Sociology Writing Resources
Allen, H., & Fauth, L. (1987). Academic journals and the sociological imagination. In T. Fulwiler (Ed.), The journal book (pp. 367- 374). Portsmouth, NH: Heinemann.
Anderson, L., & Holt, M. (1990). Teaching writing in sociology: A social constructionist approach. Teaching Sociology, 18, 179- 184.
Becker, H. S. (1986). Writing for social scientists: How to start and finish your thesis, book, or article. Chicago: University of Chicago Press.
Becker, Leonard Jr. and Claire Gustafson (1976). Encounter with sociology: The term paper. 2nd. ed. San Francisco, CA: Boyd & Fraser Publishing Company.
Berg, E. Z. (1992). An introduction to sociology using short stories and films: Reshaping the cookie cutter and redecorating the cookie. Teaching Sociology, 20, 265- 269.
Cadwallader, M. L., & Scarboro, C. A. (1982). Teaching writing within a sociology course: A case study in writing across the curriculum. Teaching Sociology, 9, 359- 382.
Camplese, D. A., & Mayo, J. A. (1982). How to improve the quality of student writing: The colleague swap. Teaching Sociology, 9, 122- 123.
Charbonneau, G. (1986). Writing in the social sciences: Fostering critical thinking and values formation through micro- themes. In K. O'Dowd & E. Nolan (Eds.), Learning to write, writing to learn (pp. 57- 63). Livonia, MI: Madonna College Humanities Writing Program.
Coker, F. H., & Scarboro, A. (1990). Writing to learn in upper- division sociology courses: Two case studies. Teaching Sociology, 18, 218- 222.
Crew, K. (1989, fall). Writing processes and the sociological imagination. Crossover: A WAC Newsletter, 3- 6.
Cuba, L. (1993). A short guide to writing about social science (2nd ed.). New York: Harper Collins.
Denscombe, M. & Robins, L. (1980). Self- assessment and essay writing. Teaching Sociology, 8, 63- 77.
Dynia, P. (1981, October). A case for course journals. Paper presented at the meeting of the Wisconsin Sociological Association, Beloit, WI.
Friedman, S. & Steinberg, S. (1989). Writing and thinking in the social sciences. Englewood Cliffs, NJ: Prentice Hall.
Green, C. S., III, & Klug, H. G. (1990). Teaching critical thinking and writing through debates: An experimental evaluation. Teaching Sociology, 18, 462- 471.
Hansen, Kristine (1988). Rhetoric and epistemology in the social sciences: A contrast of two representative texts. Advances in Writing Research Volume Two: Writing in Academic Disciplines. Ed. David A. Jolliffe. Norwood, NJ: Abbex Publishing Corporation. 167-210.
Hinrichs, D. W. (1990). Teaching communication skills in the context of introductory sociology. Teaching Sociology, 18, 32- 38.
Hylton, J. and Allen, J. (1993). Setting specific purposes for writing- to- learn assignments. Journal of Teaching Sociology, 21, 68- 78.
Kalia, N. N. (1984). The sociological book review. A substitute for the standard term paper. Teaching Sociology, 11, 213- 217.
Karcher, B. C. (1988). Sociology and writing across the curriculum: An adaptation of the sociological journal. Teaching Sociology, 16, 168- 172.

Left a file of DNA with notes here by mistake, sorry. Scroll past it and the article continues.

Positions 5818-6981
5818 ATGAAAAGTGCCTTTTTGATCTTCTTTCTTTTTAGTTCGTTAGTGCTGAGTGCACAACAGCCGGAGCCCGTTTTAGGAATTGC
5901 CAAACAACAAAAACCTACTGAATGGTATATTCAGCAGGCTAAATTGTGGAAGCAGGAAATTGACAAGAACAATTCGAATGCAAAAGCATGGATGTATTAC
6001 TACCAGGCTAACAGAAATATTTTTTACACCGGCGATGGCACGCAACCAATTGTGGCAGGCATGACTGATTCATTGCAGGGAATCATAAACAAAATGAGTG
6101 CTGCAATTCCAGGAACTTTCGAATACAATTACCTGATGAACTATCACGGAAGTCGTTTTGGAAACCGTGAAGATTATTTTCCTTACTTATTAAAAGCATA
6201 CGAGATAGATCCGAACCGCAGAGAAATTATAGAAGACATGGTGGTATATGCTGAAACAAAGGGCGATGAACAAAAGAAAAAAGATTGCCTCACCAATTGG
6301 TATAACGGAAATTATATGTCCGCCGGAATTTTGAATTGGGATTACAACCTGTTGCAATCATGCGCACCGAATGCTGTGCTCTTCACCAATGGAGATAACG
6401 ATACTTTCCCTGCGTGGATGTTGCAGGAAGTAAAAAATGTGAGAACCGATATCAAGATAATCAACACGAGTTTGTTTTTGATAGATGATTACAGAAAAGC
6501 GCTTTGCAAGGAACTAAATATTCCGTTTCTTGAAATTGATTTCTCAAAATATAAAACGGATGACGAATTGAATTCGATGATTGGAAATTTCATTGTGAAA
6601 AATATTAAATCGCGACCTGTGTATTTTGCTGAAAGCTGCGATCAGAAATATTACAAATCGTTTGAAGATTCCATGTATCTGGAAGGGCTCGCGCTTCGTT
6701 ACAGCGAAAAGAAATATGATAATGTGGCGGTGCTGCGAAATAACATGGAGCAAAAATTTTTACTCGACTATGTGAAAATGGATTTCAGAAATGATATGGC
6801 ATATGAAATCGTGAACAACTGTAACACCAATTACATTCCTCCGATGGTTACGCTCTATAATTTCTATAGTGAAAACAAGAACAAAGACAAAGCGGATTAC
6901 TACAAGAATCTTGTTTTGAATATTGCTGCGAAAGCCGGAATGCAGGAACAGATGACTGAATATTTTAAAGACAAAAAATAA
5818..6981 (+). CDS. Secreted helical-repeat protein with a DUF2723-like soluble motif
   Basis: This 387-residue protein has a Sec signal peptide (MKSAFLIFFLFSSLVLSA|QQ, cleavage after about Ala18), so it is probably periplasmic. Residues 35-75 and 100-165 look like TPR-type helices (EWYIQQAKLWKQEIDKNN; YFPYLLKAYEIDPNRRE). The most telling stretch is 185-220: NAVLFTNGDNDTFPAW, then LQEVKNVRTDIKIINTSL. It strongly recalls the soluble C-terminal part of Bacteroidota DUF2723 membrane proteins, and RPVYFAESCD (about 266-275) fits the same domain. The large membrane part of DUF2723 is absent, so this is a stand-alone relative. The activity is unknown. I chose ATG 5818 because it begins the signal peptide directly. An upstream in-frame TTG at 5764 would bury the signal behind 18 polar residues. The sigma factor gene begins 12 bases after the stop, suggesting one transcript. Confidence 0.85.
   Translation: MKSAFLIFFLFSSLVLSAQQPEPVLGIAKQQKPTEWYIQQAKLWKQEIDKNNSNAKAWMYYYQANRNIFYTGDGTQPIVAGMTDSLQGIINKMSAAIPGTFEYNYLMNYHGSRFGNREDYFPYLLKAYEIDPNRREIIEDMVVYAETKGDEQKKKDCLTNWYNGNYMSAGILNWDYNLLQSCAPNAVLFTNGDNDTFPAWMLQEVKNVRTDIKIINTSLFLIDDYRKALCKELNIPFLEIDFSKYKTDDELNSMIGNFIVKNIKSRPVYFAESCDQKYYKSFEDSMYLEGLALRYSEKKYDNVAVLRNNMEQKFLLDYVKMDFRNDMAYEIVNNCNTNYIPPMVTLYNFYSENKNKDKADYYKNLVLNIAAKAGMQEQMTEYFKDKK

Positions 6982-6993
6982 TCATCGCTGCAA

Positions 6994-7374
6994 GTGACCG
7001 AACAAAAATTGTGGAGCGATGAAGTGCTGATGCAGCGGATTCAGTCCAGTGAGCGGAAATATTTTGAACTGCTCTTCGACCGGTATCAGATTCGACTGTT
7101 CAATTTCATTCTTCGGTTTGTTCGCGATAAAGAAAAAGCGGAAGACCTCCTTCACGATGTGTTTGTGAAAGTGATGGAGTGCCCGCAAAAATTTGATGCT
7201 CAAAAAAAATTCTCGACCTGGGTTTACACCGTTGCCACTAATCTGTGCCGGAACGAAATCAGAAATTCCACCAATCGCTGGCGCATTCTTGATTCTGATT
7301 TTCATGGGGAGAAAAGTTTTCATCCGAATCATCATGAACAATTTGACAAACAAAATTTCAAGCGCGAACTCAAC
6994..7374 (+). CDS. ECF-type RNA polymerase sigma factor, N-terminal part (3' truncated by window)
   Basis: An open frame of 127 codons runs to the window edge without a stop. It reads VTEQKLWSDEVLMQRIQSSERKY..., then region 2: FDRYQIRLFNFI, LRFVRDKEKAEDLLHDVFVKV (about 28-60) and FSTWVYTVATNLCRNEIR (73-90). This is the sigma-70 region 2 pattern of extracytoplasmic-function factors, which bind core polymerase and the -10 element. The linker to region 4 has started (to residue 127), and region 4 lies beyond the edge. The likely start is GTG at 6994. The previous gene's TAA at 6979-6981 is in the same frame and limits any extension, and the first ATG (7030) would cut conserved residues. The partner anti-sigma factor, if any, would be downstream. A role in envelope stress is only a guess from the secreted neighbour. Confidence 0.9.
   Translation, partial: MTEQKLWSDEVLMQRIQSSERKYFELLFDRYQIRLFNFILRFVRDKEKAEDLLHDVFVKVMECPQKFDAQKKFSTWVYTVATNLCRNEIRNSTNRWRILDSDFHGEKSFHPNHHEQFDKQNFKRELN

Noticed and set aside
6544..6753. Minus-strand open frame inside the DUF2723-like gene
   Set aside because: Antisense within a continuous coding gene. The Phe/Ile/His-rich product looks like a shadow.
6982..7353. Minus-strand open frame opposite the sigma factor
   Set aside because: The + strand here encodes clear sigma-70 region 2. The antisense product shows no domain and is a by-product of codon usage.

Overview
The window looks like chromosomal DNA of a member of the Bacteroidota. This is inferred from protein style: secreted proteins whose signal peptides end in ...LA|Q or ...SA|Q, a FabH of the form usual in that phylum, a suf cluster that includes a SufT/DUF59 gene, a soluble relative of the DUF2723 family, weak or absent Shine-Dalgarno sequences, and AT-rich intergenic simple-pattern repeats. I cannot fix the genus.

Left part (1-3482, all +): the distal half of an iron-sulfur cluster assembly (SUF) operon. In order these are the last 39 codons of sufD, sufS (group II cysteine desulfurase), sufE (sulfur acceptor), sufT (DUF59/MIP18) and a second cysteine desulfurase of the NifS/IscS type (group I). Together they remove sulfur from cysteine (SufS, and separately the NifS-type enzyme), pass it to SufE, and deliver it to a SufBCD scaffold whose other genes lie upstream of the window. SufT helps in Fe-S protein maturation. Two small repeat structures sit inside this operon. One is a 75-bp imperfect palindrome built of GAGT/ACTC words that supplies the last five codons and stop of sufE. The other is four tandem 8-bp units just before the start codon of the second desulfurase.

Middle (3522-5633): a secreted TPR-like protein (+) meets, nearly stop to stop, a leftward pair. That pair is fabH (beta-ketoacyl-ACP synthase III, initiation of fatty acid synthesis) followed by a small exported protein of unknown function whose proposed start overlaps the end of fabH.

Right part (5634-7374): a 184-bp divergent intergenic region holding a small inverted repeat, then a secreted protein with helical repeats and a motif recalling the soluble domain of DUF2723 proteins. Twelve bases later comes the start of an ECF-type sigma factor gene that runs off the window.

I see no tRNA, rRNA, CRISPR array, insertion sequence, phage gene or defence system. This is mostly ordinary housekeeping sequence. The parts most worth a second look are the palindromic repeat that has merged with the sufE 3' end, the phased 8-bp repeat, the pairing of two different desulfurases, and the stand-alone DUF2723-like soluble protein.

Keller, R. A. (1982). Teaching from the journals. Teaching Sociology, 9, 407- 409.
King, K. M. (1987). Using retrospective autobiographies as a teaching tool. Teaching Sociology, 15, 410- 413.
Little, C. (1988, July). Teaching writing with word processors. Teaching Sociology, 272- 74.
Miller, R., & Miller, R. S. (1976). The student's sociological diary. Teaching Sociology, 4, 67- 82.
Moynihan, M. M. (1989). Writing in sociology classes: Informal assignments. Teaching Sociology, 17, 346- 350.
O'Flaherty, K. M. (1992). Introducing students to the concept of the sociological imagination: A written assignment. Teaching Sociology, 20, 326- 328.
Prior, Paul (1994). Response, revision, disciplinarity: A microhistory of a dissertation prospectus in sociology. Written Communication. 483-533.
Reinertsen, P., & Wells, M.C. (1993). Dialogue journals and critical thinking. Journal of Teaching Sociology, 21, 182- 86.
Riedman, A. (1991). We wrote our own book: Teaching introductory sociology by helping students to tell their own stories with sociological insight. Teaching Sociology, 19, 477- 482.
Rohen, Duane H. and Donna M. Johnson (1992). Perceiving the effectiveness of written discourse through gender lenses: The contribution of complimenting. Written Communication. 435- 464.
Roth, R. L. (1985). Learning about gender through writing: Student journals in the undergraduate classroom. Teaching Sociology, 12, 325- 338.
Singh, R. N., & Unnithan, N. P. (1989). Free to write: On the use of speculative writing in sociology courses. Teaching Sociology, 17, 465- 470.
Simon, B. L., & Soven, M. (1989). The teaching of writing in social work education: A pressing priority for the 1990's. Journal of Teaching in Social Work, 3, (2), 47-63.
Sociology Writing Group (1986). A guide to writing sociology papers. New York: St. Martin's.
Sproull, Natalie L. (1988). Handbook of research methods: A guide for practitioners and students in the social science. Metuchen, NJ: The Scarecrow Press, Inc.
Steward, J. S. & Smelstor, M. (1984). Writing in the social sciences. Glenview, IL: Scott, Foresman & Co.
Stoddart, K. (1991). Writing sociologically: A note on teaching the construction of a qualitative report. Teaching Sociology, 19, 243- 248.
Wagenaar, T. C. (1984). Using student journals in sociology courses. Teaching Sociology, 11, 419- 437.